SETI Talk with Jill Tarter at OSU

This evening the great Jill Tarter from the SETI Institute gave a lecture here at OSU as part of the Biard Lecture Series. Dr. Tarter has been researching and searching for signs of extraterrestrial technologies for several decades now, but you may know her best from the character based on her in Carl Sagan’s Contact, including the movie version with Jody Foster.  I had met her when I was an intern at the SETI Institute five years ago, though I didn’t have the chance to work which her much, but the experience there was quite awesome. As for the lecture, her talk was about not just the SETI search program itself but the general expansion of what we know about planetary systems and what could harbor life, along with ways of getting people involved in the search or in the science in general.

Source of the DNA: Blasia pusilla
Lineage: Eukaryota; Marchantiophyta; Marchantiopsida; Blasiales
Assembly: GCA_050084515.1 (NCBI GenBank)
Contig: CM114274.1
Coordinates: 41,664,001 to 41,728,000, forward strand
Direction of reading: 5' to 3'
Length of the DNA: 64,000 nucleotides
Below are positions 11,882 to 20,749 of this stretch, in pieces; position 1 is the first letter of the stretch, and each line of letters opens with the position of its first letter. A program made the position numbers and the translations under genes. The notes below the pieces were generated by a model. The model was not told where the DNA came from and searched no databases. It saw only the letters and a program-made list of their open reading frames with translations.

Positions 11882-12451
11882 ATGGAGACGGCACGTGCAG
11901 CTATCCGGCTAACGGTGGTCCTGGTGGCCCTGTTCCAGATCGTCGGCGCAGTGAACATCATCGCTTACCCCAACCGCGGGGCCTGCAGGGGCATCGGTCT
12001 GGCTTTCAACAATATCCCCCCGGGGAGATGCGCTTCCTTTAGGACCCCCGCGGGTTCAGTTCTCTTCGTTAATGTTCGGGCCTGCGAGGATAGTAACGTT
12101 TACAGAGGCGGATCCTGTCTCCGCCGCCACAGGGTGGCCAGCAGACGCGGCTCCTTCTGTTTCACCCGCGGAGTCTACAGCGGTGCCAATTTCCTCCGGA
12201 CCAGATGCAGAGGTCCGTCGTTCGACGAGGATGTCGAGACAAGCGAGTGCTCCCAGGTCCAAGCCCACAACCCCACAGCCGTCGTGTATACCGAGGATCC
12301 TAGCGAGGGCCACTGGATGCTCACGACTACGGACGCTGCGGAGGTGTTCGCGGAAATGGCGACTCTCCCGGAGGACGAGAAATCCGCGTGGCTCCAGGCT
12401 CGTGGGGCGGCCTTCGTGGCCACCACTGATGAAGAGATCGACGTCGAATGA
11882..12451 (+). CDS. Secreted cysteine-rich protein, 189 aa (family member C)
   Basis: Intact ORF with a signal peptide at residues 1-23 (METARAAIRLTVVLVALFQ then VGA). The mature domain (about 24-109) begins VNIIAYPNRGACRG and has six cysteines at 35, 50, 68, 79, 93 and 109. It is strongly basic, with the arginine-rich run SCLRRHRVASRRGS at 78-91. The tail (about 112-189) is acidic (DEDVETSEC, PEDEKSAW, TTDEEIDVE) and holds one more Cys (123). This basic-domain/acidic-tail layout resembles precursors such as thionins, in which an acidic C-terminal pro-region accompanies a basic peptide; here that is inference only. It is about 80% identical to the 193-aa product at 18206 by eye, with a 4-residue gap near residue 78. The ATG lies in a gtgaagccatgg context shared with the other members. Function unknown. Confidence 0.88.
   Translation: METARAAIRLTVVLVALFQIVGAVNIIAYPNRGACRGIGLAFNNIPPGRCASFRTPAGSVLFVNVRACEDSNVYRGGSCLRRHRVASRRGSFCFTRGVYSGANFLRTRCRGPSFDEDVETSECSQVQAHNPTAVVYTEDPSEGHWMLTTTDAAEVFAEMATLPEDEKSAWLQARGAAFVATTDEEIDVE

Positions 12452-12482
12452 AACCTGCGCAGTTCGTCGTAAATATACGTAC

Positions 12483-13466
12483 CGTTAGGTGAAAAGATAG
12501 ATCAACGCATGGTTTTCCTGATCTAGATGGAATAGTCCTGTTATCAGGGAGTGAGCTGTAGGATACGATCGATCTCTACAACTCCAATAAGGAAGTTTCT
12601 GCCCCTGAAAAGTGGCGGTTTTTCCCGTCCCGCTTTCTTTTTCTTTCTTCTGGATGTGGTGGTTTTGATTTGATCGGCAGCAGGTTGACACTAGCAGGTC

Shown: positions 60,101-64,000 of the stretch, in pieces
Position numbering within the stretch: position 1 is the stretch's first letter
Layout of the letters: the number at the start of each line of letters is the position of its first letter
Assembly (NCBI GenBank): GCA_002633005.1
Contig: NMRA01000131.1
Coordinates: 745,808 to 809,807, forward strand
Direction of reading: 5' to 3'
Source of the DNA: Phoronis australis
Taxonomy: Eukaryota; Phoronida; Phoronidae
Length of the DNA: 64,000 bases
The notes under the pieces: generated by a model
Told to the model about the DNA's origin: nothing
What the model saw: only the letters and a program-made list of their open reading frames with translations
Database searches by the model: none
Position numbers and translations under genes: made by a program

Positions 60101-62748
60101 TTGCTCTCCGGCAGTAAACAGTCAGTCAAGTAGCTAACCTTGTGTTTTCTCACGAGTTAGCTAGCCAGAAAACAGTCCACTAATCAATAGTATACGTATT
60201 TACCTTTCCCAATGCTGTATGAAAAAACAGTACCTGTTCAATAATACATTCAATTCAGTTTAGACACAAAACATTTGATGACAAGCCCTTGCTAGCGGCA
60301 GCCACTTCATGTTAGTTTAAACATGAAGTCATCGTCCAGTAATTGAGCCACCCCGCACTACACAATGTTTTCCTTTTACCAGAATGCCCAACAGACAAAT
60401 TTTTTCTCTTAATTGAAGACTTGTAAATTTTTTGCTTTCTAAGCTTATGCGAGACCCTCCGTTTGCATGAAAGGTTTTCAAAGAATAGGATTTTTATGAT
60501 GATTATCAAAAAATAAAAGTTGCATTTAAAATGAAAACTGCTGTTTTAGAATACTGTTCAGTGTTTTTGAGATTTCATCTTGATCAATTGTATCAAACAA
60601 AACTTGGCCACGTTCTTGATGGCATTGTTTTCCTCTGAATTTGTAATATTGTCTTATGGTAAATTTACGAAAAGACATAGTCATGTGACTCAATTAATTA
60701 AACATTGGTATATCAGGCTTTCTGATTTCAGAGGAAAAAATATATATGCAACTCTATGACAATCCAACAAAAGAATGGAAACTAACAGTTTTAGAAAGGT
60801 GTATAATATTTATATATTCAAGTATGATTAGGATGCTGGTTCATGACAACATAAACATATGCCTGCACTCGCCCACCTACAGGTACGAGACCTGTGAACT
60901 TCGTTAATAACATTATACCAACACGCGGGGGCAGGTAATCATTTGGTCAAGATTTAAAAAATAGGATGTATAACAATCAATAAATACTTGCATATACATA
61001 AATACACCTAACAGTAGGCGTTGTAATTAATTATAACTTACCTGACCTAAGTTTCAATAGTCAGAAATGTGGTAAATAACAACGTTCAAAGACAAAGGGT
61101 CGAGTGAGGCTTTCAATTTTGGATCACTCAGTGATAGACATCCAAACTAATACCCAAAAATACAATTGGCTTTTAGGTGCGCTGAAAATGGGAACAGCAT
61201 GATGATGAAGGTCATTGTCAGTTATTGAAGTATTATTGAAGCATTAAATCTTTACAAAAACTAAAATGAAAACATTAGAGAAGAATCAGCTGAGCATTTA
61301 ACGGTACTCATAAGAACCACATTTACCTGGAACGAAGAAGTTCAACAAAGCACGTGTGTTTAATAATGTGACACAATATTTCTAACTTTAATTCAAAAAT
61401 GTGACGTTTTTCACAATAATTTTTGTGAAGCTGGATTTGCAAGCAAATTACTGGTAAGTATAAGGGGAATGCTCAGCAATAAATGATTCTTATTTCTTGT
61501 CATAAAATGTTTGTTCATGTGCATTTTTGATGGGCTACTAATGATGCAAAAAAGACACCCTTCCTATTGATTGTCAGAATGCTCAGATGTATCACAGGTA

When it comes to this public interaction with the searches (something I have talked about before), a new program was highlighted called SETILive. Basically, you as a human have great pattern-recognition abilities, better than computers (at least for now). SETI has to go through collected data in real time, so it can’t look as well for all possible artificial signals as they want to. But you can help! The website I linked provides a way for you to help find signals in various graphs, and you draw the signal line if it’s there, which helps SETI find candidate signals better. In a way, the process is reminiscent of Galaxy Zoo. I recommend you check it out to see if you are interested; if you’re lucky, you might find a near-by civilization.

The theater used was looking pretty full, so fortunately a lot of people were able to hear this great talk. If you want to hear Dr. Tarter give a presentation like this one, she had done one for TED some time ago after she was awarded the TED Award (for being awesome and needing money to reach some goal/wish). You can watch that here.

Check out the SETI Institute, and consider helping them out in their work one way or another.


One thought on “SETI Talk with Jill Tarter at OSU

  1. Pingback: Using ET to Get People Interested in Science | Fleeing Nergal, Seeking Stars

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